Sept 24, 2001: What is the treatment of the patient with salicylate toxicity?

As previously discussed, Ipecac administration and gastric lavage are not recommended in children.  Salicylates are absorbed by activated charcoal, so early administration of charcoal should be considered.  Furthermore, multiple-dose activated charcoal causes gastric dialysis, i.e., the drug is actually pulled from the blood into the GI tract to bind to the charcoal.

Alkalinization of the urine may be attempted.  Salicylates are renally excreted and ionized in an alkaline medium, so alkalinization of the urine will trap the salicylates in the urine.  However, it is extremely difficult to alkalinize the urine when the patient is excreting acids.  Urine pH must be greater than 7.5 to increase excretion.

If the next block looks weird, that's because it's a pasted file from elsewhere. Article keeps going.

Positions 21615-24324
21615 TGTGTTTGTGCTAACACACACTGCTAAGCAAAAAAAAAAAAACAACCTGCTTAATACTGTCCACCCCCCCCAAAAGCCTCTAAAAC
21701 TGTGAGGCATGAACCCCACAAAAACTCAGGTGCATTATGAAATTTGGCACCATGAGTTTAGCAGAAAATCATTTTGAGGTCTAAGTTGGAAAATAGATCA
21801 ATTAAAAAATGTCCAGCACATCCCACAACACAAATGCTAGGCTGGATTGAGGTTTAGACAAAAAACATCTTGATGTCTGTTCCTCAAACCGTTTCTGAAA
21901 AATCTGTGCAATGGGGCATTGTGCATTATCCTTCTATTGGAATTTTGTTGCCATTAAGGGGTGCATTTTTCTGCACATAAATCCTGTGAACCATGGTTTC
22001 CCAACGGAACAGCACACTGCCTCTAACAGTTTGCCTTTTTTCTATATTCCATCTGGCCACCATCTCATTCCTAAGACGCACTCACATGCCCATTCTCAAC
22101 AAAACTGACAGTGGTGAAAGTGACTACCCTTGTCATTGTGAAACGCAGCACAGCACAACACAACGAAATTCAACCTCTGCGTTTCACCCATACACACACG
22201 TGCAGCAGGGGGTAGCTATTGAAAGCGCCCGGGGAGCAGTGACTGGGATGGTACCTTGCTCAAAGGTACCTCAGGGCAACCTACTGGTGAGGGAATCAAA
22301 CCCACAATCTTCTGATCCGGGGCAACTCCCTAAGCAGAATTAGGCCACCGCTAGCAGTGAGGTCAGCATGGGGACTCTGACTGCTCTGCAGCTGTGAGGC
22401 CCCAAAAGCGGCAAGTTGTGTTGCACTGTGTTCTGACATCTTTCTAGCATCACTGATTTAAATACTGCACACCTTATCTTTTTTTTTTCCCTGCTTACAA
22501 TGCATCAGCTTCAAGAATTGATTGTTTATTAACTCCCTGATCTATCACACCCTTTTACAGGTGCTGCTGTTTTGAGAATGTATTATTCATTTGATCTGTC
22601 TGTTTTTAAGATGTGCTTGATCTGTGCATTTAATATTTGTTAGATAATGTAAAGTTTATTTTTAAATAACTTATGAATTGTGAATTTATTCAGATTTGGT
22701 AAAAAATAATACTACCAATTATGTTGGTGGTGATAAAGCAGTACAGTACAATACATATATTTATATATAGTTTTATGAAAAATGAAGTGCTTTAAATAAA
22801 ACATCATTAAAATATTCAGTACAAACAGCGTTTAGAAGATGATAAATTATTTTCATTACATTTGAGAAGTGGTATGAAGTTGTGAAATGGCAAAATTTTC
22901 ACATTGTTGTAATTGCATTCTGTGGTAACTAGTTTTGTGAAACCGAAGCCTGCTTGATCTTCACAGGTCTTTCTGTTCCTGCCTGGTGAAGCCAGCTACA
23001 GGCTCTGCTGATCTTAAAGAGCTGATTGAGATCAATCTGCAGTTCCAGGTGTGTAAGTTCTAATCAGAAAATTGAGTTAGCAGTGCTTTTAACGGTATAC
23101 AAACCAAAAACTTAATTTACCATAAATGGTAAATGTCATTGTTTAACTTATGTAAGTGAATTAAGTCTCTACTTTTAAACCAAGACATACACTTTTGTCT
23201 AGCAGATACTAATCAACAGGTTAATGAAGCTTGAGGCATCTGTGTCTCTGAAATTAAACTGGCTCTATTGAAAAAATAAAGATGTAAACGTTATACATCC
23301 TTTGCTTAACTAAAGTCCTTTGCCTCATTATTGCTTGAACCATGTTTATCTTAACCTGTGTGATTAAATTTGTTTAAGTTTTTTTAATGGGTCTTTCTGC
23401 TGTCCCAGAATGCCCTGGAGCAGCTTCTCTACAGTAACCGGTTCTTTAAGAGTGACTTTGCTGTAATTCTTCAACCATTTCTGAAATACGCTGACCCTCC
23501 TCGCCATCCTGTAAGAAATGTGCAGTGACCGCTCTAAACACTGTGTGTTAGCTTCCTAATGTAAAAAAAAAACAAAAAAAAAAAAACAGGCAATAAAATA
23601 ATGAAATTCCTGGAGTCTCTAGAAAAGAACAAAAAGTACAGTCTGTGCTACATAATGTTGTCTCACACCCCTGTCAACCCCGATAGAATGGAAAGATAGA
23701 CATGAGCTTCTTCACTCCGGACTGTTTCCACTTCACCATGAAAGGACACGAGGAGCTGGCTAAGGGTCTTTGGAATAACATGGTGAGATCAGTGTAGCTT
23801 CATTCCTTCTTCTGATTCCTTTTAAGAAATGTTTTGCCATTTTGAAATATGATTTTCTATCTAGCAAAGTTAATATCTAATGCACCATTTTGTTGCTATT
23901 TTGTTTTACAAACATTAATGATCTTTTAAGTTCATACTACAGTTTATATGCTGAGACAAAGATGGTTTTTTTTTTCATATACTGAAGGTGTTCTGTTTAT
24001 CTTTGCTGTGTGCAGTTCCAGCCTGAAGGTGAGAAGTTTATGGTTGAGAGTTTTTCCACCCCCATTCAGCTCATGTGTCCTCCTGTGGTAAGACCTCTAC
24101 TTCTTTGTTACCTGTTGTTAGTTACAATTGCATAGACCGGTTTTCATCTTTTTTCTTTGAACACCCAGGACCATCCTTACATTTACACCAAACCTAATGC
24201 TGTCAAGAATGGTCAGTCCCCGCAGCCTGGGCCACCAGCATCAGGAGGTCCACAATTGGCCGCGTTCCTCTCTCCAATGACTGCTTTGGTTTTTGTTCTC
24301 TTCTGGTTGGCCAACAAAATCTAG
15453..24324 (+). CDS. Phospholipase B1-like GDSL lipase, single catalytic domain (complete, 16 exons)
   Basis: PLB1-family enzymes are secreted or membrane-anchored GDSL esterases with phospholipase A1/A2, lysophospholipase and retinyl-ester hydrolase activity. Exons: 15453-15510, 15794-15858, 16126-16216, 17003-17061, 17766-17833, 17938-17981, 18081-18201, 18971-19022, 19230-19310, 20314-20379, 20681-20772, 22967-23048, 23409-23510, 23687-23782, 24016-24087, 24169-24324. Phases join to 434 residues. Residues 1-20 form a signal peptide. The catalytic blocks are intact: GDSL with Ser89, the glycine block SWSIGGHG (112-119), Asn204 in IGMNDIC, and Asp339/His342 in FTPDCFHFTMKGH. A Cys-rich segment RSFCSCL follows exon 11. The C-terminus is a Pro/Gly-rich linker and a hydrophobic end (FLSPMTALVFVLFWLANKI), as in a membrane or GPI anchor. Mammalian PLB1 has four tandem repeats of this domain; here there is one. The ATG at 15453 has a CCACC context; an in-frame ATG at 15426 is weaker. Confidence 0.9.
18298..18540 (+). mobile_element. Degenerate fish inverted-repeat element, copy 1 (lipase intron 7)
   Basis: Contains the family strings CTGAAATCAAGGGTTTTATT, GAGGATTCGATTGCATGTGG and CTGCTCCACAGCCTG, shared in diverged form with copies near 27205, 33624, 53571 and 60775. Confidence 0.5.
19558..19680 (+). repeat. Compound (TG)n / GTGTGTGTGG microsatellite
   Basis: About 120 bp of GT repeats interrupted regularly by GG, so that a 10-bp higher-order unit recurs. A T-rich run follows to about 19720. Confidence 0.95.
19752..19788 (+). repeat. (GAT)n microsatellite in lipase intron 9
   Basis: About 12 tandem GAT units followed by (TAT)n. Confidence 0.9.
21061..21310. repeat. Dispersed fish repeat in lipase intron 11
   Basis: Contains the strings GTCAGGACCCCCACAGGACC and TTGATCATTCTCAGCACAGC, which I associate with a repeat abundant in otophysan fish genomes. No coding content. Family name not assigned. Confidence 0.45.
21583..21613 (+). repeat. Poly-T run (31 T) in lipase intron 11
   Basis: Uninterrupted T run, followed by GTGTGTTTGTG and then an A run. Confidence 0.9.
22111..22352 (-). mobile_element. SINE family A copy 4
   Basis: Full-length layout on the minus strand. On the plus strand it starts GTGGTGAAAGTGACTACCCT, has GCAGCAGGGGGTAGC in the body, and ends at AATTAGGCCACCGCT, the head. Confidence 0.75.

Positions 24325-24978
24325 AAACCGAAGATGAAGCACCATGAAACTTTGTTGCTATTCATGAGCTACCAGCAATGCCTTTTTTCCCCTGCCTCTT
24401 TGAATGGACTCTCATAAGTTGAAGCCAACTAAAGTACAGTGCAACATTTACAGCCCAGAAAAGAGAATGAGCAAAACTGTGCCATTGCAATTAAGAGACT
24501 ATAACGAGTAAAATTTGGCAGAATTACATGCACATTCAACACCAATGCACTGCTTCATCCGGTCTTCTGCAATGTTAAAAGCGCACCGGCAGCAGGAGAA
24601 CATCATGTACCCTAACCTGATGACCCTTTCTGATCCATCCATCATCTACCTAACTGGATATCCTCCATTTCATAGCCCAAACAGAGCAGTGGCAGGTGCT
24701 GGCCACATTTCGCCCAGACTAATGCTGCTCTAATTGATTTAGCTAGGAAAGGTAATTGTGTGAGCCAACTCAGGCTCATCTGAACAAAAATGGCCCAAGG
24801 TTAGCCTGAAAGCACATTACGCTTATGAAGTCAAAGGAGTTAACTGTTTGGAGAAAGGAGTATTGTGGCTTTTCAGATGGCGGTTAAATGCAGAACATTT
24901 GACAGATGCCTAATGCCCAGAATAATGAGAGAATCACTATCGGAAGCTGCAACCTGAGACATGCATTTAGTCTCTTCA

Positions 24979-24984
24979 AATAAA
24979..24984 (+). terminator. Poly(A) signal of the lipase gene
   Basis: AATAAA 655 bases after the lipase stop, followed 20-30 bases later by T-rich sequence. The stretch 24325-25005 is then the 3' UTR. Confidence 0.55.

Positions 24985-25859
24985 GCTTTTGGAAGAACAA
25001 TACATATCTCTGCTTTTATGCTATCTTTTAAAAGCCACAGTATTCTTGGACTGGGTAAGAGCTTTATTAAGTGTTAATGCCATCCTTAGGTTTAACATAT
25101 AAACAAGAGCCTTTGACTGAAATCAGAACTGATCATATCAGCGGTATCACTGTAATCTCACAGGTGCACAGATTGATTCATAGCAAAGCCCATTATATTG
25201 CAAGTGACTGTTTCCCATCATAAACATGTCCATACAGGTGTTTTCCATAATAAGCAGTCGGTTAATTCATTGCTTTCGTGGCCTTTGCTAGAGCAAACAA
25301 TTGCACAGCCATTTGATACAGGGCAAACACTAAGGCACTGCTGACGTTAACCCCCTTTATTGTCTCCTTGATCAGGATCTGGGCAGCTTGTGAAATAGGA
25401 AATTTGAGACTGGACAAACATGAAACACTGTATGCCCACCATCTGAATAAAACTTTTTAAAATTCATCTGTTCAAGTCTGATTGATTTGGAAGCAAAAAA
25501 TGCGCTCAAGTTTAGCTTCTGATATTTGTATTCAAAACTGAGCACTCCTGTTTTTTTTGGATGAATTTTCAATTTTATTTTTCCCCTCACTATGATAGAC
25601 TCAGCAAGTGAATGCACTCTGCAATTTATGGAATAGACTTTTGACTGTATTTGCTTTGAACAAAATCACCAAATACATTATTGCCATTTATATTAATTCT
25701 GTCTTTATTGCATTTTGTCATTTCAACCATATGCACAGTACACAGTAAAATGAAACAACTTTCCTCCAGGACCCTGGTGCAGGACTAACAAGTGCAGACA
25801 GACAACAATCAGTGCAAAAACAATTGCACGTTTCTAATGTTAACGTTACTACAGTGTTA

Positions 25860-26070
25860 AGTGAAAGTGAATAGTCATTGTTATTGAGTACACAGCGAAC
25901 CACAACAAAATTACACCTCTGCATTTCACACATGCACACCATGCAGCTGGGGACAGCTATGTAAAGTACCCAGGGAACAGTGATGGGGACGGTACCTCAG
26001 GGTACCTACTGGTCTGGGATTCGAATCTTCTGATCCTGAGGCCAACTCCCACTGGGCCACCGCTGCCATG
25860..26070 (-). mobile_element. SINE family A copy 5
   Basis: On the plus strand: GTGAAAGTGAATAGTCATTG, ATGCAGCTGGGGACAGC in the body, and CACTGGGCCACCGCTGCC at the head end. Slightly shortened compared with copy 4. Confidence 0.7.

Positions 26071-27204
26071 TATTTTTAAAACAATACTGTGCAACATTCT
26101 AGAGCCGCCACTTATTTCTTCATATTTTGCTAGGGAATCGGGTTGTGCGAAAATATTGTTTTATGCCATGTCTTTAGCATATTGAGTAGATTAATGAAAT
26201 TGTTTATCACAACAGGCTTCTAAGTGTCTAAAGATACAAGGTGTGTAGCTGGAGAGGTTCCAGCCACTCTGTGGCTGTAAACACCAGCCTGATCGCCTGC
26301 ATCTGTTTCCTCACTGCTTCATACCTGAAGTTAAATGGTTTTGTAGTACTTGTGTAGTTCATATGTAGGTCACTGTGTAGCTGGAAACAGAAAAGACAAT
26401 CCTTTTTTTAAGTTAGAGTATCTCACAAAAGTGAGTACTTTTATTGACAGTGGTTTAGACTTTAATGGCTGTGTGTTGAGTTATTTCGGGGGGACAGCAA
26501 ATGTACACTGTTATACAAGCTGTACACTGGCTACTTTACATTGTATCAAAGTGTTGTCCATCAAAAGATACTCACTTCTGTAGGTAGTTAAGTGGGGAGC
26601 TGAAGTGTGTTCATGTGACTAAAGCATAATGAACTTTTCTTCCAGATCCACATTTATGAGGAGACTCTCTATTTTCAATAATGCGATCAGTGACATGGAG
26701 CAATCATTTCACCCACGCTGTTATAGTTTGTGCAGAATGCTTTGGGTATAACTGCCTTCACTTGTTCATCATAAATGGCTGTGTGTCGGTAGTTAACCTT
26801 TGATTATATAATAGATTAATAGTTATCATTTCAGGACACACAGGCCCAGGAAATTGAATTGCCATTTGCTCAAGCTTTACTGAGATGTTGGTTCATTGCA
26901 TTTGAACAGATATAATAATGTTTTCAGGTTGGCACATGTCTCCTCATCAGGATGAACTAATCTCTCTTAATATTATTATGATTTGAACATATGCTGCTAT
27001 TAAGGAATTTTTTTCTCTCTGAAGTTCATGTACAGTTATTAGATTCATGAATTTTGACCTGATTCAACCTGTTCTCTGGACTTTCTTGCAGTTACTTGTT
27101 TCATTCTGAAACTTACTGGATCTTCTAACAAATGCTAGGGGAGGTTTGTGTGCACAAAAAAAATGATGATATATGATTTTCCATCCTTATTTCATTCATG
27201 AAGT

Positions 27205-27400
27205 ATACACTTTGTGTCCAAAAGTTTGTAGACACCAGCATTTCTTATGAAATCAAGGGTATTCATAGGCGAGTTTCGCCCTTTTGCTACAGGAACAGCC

Potassium and fluids must be repleted.  Patients can be extremely hypokalemic from the salicylate-induced passive efflux of potassium from the renal tubules.

Hemodialysis should be considered in a patient with an acute ingestion which clinical deterioration, a level greater than 100 mg/dL, acid-base abnormalities, and pulmonary or cerebral edema (as evidenced by an altered mental status).